Bò Kho (Vietnamese Beef & Carrot Stew) Recipe

bo-kho-vietnamese-beef-carrot-stew-recipe

In the (mumble) five (mumble) years since my last post, I’m thrilled to share I’ve been working on perfecting the recipe for Vietnamese bò kho beef stew.

Ha, just kidding!

Here’s a recipe I actually tried for the first time this weekend, and it turned out pretty awesome.

Though it’s been unseasonably warm in San Francisco, my internal clock has been notifying me it’s time for hearty stews, warm drinks and things with lots of cinnamon in ’em. This is probably why bò khoa beef and carrot stew with lemongrass and dashes of warm cinnamon and anise, has been on my mind.

To the best of my recollection, my Vietnamese mother never made this dish. However, it was — and still is — a signature recipe made by my aunt (or bác ba gái) at Sunday dinner get-togethers. Back in the day, when the Nguyen’s rolled 20-deep into an apartment in San Francisco’s Western Addition district, a huge pot of simmering bò kho was the perfect reward for an excruciating loooooong hour of mass. At least according to seven-year-old Victoria.

Nowadays, it’s still a reward. Whether it’s traveling 45-minutes to bác ba gái’s house to celebrate a new addition to the Nguyen clan, or guarding your pot as the broth simmers into its third hour — bò kho is always worth the effort.

Fragrant and light (yet filling), this stew is soulful enough to please adults and simple enough to quiet picky, snot-nosed youngsters (see: seven-year-old Victoria). Sop up the broth with a side of toasted French bread, or serve over a small bed of vermicelli rice noodles, garnished with basil and a squeeze of lime.

Bò Kho (Vietnamese Beef and Carrot Stew)

Adapted from The Ravenous Couple and Wandering Chopsticks
cook time: ~ 3 hours
yields: 4 servings

Ingredients
2.5 lbs beef, your choice of beef shank, chuck, stew meat, oxtail and/or beef tendon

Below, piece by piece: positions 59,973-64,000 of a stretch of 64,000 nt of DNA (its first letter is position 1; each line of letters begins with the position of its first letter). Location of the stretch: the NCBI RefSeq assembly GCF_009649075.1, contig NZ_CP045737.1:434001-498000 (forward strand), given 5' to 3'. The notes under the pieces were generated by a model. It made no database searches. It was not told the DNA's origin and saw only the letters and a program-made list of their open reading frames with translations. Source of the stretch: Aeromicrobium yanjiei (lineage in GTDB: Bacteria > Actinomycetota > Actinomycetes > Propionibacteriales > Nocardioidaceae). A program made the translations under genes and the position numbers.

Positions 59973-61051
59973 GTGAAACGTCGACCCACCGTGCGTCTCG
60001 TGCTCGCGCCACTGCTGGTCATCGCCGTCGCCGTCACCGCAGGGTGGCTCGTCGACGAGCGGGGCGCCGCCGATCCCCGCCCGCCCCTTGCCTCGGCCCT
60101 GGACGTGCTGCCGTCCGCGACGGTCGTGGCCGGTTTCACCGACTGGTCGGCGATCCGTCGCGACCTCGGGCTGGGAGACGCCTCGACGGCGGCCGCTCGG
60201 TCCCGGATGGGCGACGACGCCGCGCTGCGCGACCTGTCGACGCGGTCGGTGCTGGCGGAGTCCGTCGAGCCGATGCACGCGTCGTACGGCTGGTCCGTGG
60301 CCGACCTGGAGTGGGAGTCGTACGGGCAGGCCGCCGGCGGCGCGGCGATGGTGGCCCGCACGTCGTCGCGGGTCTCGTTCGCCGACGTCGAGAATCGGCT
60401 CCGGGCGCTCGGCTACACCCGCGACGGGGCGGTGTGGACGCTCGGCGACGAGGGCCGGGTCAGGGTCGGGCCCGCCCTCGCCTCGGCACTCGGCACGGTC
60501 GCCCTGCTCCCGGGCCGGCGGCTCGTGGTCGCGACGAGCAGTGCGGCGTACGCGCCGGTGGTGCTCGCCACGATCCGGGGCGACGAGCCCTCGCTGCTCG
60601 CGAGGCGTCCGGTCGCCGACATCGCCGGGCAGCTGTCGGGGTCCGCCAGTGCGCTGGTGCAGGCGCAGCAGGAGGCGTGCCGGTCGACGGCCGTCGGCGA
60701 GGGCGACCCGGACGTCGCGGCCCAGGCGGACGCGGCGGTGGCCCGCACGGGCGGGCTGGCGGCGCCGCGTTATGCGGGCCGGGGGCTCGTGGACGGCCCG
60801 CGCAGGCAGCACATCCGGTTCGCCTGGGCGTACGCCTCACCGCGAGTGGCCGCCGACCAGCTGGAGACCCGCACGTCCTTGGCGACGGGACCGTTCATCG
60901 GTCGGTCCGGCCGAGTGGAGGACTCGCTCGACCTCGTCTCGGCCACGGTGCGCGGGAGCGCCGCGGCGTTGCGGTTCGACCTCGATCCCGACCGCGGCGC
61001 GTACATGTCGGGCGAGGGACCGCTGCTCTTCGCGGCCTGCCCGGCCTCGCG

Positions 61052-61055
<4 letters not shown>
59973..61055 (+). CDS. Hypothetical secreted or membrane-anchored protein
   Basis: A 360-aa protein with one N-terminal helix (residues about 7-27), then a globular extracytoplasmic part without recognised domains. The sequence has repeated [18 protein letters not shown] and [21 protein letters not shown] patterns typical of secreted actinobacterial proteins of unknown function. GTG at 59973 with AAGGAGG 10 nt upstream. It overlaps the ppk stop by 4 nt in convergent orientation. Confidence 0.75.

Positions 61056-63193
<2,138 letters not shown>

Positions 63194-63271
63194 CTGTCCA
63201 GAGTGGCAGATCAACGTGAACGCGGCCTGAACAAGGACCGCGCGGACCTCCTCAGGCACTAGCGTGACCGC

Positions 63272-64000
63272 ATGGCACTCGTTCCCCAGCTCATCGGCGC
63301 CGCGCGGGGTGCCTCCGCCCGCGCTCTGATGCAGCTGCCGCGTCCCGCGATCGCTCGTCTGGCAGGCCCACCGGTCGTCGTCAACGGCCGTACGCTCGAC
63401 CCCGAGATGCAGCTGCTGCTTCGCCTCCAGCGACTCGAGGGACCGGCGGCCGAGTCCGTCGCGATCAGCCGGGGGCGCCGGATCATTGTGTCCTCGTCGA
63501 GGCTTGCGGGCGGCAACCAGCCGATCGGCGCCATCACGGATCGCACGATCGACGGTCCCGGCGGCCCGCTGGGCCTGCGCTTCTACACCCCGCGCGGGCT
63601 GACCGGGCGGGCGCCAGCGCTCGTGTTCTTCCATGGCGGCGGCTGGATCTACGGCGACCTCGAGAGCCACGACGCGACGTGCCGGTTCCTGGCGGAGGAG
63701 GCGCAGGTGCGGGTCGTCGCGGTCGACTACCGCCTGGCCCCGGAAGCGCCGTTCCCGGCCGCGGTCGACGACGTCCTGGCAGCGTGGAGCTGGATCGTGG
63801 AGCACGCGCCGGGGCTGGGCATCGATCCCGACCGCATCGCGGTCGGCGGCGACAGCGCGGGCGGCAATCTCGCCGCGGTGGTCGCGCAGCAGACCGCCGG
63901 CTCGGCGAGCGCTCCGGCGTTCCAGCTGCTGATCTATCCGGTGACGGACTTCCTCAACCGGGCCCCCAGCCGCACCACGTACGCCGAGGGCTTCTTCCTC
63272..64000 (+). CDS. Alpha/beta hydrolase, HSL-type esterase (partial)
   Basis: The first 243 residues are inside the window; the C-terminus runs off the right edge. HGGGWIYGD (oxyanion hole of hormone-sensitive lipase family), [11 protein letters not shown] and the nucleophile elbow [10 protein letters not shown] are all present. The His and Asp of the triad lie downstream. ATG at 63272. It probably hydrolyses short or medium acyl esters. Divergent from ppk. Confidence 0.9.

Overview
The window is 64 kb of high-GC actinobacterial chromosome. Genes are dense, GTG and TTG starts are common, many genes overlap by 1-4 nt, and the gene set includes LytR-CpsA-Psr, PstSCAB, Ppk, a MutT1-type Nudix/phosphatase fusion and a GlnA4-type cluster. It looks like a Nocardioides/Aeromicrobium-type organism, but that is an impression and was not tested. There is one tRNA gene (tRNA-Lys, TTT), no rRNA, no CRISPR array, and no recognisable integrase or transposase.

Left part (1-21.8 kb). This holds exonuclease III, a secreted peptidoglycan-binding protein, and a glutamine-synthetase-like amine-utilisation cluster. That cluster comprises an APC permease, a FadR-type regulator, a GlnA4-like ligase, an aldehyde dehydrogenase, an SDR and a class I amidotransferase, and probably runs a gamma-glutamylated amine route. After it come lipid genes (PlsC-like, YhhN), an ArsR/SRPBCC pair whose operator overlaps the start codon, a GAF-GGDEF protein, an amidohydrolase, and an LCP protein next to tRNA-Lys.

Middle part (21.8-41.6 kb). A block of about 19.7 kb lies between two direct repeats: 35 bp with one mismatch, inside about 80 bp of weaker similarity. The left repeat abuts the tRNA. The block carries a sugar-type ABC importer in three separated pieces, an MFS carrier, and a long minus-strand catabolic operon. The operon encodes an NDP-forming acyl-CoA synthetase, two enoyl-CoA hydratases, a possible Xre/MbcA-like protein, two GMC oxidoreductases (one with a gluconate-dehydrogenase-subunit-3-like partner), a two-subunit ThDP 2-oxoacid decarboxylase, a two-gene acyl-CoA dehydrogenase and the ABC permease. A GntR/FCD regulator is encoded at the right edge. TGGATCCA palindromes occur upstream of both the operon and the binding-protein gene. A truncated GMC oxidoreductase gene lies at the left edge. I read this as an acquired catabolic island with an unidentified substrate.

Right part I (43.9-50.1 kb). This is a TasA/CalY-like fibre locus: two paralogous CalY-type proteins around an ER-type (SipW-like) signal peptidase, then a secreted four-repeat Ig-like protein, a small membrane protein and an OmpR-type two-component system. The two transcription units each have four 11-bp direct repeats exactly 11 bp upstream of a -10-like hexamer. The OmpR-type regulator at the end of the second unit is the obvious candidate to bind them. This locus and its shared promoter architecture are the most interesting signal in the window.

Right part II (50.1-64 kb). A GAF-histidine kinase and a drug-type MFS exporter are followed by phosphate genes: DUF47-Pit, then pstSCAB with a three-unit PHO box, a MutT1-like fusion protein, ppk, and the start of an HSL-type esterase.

1/2 knob of ginger, thinly sliced
1 stalk of lemongrass (white end bruised and slice into 4-5 inch stalks)
2 bay leaves
3-4 star anise seeds, (toasted optional)
32 oz of beef broth
4 medium sized carrots, slices into 1.5″ pieces on the diagonal
1 tb Chinese five-spice seasoning (see note below)
2 tbs annato seed oil (see note below)

Marinade
1 tbs diced shallots
1 tbs minced garlic
1 tbs paprika
1 tbs minced lemongrass
1/2 tbs fish sauce
1 tb Chinese five-spice seasoning

1 ts sugar
1 ts ground pepper

Accompaniments
toasted french baguettes
fresh basil
lime/lemon wedges
diced cilantro and green onions
sliced jalapenos
vermicelli rice noodles

Directions:

In large mixing bowl, combine meat with the spice marinade for at least two hours.

Saute the protein (minus tendon, if using) with 1 tbs of annato seed oil until browned and seared under medium high heat. Toss in Chinese five-spice seasoning and allow spices to become fragrant, about one minute. 

Add the beef tendon (if using), lemongrass, star anise seeds, bay leaves and beef broth. You may need to add more broth or water to submerge the beef. Bring to boil, then lower flame to simmer for three hours, or until meat is tender and dee-licious.

About 1 hour before it’s done, add the carrots and simmer without the lid. Make final adjustments and season to taste. Drizzle another 1 tbs of annato seed oil to the broth for a spot for color (optional). Discard lemongrass stalk and star anise seeds before serving.

Notes:
If you using a slow cooker, set the cooker to its lowest possible setting and allow to cook overnight or about 8 hours. In its last hour, toss in your carrots.

To make annatto seed oil, heat 2 tbs of olive with 1/2 of annato seeds. The oil will be steeped with a red color. Do not allow oil to boil, when the color is steeped red, turn off heat and drain the seeds. If you can’t find annatto seeds, one 6-ounce can of tomato paste will work as well.

If you don’t have Chinese five-spice seasoning, substitute with:
1 ts red chili powder
1/2 ts cinnamon
1/2 ts clove powder
1/2 ts anise powder

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